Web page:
Education and Tutoring: Help Your Child Overcome a Fear of Failure
Kids will naturally stumble on the road to learning—and they need to know that's okay.
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Learning is an active, symbiotic process, and the instructor of any lesson is as entrenched in the dynamic as the recipient of said lesson. The universal constructivist framework posed by Piaget addresses the individualistic complexities of each learner, and recognizes that there is a synthesis between the receptive mind and the world around it that must be considered.
Teaching is not batting practice, with a coach tossing a ball to an expecting batter. Education, ideally, is a delicate dance whose leader is indiscernible. It is an abstract painting that depicts tenor and topic simultaneously. It is a rainfall whose parachuting pearls of piddle merge with the awaiting Earth in a collision of purpose and design. The emotional experience of a child is just as relevant as the intellectual one, even in school. Success in the face of difficulty requires effort; effort is supported by trust; trust requires courage; and courage is the spirit that enables a person to face difficulty.
Self-Awareness Leads to Success
Many kids, as they reach their preteen years, will subconsciously decide that they prefer quitting to failure. Strengthening the muscles of patience and persistence at a young age is vital, particularly nowadays, during the age of Google, when the answer to every question is immediately available.
Before we can ever learn, we must first admit that there is something we do not know. The confession of this frailty requires a certain amount of meta-cognition and self-awareness. In order to thrive, children must be able to look favorably upon their inescapable limitations during these moments. Having the freedom to fail is empowering, as temporary defeats of the moment (trying/learning) can lead to longstanding triumphs in the future (comprehension/mastery).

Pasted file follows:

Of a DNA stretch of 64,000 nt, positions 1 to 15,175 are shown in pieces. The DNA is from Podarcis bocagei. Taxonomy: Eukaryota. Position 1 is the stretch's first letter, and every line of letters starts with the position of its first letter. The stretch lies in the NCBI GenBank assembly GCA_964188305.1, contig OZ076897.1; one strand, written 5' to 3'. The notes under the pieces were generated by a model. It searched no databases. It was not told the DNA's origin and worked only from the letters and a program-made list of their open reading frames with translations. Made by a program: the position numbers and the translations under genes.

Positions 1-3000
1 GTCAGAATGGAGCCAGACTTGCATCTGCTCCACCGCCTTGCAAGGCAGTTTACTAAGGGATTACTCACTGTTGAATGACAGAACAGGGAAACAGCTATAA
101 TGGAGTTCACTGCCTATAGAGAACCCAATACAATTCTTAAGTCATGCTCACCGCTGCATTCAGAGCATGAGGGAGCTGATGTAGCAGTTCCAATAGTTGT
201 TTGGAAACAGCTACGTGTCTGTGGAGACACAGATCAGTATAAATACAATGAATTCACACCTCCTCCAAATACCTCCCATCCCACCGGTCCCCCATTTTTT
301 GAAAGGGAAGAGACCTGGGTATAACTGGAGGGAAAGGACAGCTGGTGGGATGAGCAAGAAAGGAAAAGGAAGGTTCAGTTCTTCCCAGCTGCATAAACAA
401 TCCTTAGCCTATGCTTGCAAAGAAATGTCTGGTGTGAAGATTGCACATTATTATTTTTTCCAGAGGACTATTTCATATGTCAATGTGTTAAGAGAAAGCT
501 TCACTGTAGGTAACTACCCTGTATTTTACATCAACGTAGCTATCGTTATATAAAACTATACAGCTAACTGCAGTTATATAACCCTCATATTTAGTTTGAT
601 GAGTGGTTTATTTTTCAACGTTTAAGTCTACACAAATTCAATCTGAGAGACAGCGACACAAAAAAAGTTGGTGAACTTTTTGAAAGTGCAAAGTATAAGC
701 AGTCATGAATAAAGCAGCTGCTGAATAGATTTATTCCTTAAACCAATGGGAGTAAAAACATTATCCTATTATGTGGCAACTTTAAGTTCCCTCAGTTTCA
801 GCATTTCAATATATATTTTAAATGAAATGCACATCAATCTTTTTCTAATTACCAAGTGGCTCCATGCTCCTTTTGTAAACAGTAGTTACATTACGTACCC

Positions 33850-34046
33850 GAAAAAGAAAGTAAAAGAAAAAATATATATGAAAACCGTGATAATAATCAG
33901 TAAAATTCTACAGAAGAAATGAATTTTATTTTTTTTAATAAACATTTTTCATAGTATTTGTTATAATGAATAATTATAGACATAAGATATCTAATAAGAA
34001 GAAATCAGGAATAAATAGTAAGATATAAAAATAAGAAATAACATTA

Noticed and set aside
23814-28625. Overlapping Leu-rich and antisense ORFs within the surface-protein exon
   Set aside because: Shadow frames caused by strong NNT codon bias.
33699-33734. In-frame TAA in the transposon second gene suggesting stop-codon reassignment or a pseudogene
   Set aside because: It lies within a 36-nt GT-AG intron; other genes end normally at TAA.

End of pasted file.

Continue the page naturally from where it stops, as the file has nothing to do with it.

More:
All thought is symbolic, and emotions are but a vague representation of our inexact response to what we consider to be irrefutable reality. Our feelings can inform our thoughts, and vice versa, and the stimuli that inspire our feelings and thoughts are just as much a catalyst for these internal processes as they are a consequence of them. Children are a combination of these catalysts and consequences, and their ability to succeed in the face of novel academic challenges is predicated on the acceptance of the unpleasant emotions related to momentary confusion and potential failure.
The Solution Starts With You
In attempts to reach the impressionable mind of a child, we must practice self-awareness; there is no way to speak to another if first we cannot hear ourselves. If we expect a child to learn, we must also expect ourselves to be able to do the same. Becoming aware of who we are, and who we are not, is an ongoing process, but it almost always begins with accepting limitations, both our own and those of others. This way, we can help a child discover the courage necessary to enact growth and continue to put forth effort, instead of quitting due to a fear of failure.